27-gauge presents new paradigm of intraocular precision for vitrectomy


Modern 27-gauge equipment for vitrectomy has introduced a new paradigm in vitreoretinal surgery marked by enhanced precision and control.

Reviewed by Christopher D. Riemann, MD

Modern 27-gauge equipment for vitrectomy has introduced a new paradigm in vitreoretinal surgery marked by enhanced precision and control. 

“The small port size of 27-gauge vitrectomy probes, combined with ultra-high cut rates, excellent duty cycles, and high vacuum, add up to a smaller sphere of influence, which means that the ability of the cutter to reach out and pull matter in is restricted to an area very close to its tip,” said Christopher D. Riemann, MD, retinal specialist, Cincinnati Eye Institute, Cincinnati, OH.

With the resulting increased precision and control, the vitrectomy cutter becomes a multifunction tool. It can be used safely on the surface of the retina as a vertical scissors for segmentation, as a horizontal scissors for delamination, or as an active pick for membrane peeling.

“High cut rates, high vacuum, and excellent duty cycles dramatically increase cutter efficiency,” Dr. Riemann said. “The 27-gauge cutter pulverizes and removes material that enters into the cutter port. Even lensectomy is often possible.”

Physical principles

Dr. Riemann explained that sphere of influence is proportional to port size, vacuum or flow, and duty cycle, and inversely proportional to cut rate.

“The beauty of the 27-gauge cutter is that maximum vacuum can be applied with a greater degree of safety right at the surface of the retina,” Dr. Riemann explained. “With 23-gauge or 25-gauge vitrectomy probes–which have much larger port geometries–reducing sphere of influence to a point where retinal surface work with the cutter alone is safe and can be accomplished by lowering vacuum levels. The problematic trade-off is that at the required low vacuum levels, it dramatically reduces cutter efficiency.”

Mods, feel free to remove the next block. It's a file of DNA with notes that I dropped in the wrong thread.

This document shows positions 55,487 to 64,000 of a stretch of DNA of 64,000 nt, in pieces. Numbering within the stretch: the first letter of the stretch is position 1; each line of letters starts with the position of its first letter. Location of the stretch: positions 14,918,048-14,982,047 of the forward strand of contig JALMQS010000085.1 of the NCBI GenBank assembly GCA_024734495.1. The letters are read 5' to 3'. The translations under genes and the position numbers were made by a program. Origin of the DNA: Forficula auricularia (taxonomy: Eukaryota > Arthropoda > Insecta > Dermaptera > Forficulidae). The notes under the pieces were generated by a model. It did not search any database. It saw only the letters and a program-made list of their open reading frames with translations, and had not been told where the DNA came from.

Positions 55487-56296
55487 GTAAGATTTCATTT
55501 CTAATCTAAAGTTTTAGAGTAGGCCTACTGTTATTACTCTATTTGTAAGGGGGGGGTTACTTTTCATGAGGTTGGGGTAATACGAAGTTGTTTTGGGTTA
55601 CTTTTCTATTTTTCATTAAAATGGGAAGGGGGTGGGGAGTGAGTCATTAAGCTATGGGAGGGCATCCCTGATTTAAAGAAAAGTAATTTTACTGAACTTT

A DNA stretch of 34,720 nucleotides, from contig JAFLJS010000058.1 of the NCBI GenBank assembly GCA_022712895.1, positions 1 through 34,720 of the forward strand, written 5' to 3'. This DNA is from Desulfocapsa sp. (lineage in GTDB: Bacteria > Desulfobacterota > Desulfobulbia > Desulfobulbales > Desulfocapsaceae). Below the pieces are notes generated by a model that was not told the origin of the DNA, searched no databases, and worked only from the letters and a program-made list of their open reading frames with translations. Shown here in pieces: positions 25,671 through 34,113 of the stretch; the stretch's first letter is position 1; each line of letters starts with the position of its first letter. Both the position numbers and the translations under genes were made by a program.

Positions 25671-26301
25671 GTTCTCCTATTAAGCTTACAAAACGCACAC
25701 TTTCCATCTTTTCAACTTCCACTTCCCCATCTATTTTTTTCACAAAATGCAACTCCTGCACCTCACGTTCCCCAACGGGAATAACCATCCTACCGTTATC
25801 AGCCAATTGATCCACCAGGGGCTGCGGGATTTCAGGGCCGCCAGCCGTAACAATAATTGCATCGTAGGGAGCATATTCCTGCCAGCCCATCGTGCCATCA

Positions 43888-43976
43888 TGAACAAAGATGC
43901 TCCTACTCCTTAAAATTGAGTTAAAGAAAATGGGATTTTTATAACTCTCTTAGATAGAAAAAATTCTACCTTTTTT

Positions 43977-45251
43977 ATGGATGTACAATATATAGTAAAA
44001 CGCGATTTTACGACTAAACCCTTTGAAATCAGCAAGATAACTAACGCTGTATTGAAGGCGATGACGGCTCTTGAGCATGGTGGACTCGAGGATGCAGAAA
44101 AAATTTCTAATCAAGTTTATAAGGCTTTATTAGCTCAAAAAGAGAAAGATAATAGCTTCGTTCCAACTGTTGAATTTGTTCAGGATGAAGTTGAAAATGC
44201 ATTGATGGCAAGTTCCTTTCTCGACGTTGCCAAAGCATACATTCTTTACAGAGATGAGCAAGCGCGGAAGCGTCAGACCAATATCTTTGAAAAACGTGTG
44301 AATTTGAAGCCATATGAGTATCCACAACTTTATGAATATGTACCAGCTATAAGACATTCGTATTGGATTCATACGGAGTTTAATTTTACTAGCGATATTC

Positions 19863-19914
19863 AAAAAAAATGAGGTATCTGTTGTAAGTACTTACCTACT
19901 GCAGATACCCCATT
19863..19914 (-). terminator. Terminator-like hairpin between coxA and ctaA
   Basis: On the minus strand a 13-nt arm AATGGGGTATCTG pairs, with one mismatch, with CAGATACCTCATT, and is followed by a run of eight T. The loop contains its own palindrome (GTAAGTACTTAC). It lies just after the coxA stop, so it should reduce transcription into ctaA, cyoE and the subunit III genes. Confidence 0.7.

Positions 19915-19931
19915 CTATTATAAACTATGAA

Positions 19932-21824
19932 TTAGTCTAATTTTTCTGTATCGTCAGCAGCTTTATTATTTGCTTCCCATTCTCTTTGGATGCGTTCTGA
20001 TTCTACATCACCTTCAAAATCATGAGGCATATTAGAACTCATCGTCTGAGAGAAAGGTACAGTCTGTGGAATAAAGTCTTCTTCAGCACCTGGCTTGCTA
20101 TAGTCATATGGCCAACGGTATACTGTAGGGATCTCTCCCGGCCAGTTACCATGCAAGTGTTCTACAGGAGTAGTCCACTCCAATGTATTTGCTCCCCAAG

A laboratory study by Pravin Dugel, MD, and colleagues showed the difference in sphere of influence using 23-gauge, 25-gauge, and 27-gauge vitrectomy probes, while keeping duty cycle, cut rate, and vacuum settings constant. The measured attraction distance was 0.55 mm using the 27-gauge cutter, 0.80 mm for the 25-gauge instrumentation, and 1.02 mm for the 23-gauge probe, Dr. Riemann said.

Gentle to the eye

Another advantage of the small 27-gauge instrumentation is that the smaller incision size means less trauma to the eye. As a result, operated eyes tend to be very quiet and white on the first day after surgery. Patients have less pain, faster healing, and need less medication to control inflammation.

“In addition, when performing 27-gauge pars plana vitrectomy, it is even more feasible to use subconjunctival anesthesia in patients who are on anticoagulant medications,” Dr. Riemann said. “This eliminates the risk of peribulbar and retrobulbar regional blocks.”

Advances in instrumentation

Excessive flexibility of 27-gauge instrumentation was a valid objection when the technology was first introduced, but the current generation probes are much stiffer.

“Modern 27-gauge instruments are stiffer than first generation 25-gauge instruments and actually approach the stiffness of modern 25-gauge equipment,” Dr. Riemann said.

A broad array of ancillary 27-gauge devices, including light pipes, forceps, pics and scissors, as well as subretinal injection, oil infusion, dual bore, and SideFlō cannulas are available from various instrument manufacturers.

Surgeons transitioning to 27-gauge vitrectomy should expect a brief learning curve. They need to proactively place the cutter into a position where its effect is needed.

“The tip must be placed right into the vitreous gel being removed,” Dr. Riemann said. “Even being 1 mm away from the vitreous skirt will leave you cutting water and give a false impression that the technology provides slow and inefficient vitrectomy.”

Dr. Riemann pointed out that when used correctly, 27-gauge vitrectomy provides previously unheard of intraocular precision. “We still have a need for larger gauge instrumentation in certain cases, but once surgeons have tried 27-gauge vitrectomy, they will not go back,” he added. “This is especially true of complex diabetic dissections.”


Christopher D. Riemann, MD

E: criemann@cincinnatieye.com

This article is based on a presentation given by Dr. Riemann at the 2017 Retina World Congress. He is a paid consultant and speaker for Alcon Laboratories and receives funds for research. He is a paid consultant to and receives royalties from intellectual property licensed to MedOne Surgical.

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